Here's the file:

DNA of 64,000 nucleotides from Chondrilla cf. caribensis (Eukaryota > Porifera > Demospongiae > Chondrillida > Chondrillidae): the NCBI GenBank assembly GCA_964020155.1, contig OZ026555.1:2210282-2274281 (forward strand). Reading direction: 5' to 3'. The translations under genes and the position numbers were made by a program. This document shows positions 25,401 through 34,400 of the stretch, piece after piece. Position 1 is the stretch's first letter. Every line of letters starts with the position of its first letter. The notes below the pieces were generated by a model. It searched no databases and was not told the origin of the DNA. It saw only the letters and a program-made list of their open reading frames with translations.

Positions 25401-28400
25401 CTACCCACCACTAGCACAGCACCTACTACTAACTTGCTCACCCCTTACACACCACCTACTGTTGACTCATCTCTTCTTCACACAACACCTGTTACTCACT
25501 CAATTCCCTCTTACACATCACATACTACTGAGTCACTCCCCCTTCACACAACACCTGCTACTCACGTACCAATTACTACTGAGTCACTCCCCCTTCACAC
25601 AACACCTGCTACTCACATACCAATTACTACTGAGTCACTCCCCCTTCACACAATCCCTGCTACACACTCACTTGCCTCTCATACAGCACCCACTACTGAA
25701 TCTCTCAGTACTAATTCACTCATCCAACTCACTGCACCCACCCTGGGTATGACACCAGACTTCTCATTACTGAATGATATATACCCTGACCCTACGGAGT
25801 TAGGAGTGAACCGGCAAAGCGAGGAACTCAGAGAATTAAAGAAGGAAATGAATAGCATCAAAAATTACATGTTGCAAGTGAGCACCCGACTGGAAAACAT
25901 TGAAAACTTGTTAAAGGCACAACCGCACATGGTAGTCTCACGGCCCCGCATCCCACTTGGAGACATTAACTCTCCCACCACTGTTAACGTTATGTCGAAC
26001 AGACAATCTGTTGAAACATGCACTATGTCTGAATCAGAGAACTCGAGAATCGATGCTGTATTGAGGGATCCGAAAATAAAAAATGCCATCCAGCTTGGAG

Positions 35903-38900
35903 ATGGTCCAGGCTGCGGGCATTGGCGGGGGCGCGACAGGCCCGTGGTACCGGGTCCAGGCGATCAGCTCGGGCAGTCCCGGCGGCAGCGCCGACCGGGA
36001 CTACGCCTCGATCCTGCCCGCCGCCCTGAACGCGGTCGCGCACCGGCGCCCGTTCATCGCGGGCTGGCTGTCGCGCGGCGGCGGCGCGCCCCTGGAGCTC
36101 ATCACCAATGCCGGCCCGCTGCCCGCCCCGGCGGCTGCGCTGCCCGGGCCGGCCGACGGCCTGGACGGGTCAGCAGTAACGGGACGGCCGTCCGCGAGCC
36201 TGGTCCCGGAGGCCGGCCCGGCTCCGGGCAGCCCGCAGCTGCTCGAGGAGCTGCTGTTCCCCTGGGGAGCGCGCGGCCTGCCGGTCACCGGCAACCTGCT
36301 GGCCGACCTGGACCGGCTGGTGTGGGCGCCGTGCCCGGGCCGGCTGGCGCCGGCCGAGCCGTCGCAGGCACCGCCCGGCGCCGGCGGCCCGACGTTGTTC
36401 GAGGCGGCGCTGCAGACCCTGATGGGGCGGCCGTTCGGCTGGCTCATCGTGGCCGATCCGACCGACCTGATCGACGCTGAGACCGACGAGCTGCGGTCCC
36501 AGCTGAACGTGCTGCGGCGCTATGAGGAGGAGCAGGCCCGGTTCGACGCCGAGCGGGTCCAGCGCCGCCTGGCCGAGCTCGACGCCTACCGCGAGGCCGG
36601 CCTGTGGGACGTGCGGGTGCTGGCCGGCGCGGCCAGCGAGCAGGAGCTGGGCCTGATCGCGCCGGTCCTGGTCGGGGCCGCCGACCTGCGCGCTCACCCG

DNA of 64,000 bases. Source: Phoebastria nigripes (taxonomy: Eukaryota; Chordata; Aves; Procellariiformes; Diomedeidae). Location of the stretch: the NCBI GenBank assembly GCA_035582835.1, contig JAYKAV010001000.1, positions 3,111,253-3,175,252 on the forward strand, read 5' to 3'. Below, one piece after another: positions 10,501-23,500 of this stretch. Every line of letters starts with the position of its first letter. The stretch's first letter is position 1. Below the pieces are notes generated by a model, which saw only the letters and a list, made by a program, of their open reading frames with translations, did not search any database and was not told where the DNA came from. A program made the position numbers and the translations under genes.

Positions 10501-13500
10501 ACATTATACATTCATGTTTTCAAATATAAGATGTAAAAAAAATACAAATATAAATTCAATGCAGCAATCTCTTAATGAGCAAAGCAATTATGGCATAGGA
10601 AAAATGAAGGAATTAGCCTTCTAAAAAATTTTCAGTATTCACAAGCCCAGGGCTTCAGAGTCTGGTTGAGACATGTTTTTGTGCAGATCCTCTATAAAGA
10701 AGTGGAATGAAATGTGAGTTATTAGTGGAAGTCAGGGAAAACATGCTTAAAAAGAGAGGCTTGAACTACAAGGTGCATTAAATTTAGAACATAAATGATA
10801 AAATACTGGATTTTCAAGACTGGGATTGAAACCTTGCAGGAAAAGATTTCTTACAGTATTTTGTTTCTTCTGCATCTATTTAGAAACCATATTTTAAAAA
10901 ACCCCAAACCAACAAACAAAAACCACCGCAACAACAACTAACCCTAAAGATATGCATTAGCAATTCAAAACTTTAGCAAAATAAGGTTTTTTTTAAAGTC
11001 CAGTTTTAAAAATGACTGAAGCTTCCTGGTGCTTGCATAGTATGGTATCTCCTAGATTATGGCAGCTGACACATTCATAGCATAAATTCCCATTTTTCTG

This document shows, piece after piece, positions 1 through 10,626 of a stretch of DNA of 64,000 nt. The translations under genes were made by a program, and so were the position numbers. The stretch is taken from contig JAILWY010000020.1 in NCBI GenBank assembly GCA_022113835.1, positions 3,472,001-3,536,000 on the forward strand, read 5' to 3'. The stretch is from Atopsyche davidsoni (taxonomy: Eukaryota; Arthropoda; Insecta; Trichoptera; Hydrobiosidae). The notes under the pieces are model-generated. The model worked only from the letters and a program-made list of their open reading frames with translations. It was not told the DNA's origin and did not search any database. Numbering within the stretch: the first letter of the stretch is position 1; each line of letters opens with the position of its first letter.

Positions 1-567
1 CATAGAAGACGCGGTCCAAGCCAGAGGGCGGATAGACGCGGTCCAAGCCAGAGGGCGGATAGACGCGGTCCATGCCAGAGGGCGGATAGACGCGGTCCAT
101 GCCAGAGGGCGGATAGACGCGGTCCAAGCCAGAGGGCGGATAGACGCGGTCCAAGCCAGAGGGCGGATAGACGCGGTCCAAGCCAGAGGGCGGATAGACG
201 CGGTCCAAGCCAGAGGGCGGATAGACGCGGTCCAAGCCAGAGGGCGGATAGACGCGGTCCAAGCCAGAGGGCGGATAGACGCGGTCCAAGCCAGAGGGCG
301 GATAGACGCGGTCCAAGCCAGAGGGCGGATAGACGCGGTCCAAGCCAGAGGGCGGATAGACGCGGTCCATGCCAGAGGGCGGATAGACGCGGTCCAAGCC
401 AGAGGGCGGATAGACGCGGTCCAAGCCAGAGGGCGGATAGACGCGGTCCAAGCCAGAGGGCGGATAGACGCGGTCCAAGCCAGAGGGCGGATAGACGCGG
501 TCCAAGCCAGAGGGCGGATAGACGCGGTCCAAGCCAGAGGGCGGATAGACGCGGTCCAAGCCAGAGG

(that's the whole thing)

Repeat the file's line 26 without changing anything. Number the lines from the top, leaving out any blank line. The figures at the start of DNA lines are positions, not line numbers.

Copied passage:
11001 CAGTTTTAAAAATGACTGAAGCTTCCTGGTGCTTGCATAGTATGGTATCTCCTAGATTATGGCAGCTGACACATTCATAGCATAAATTCCCATTTTTCTG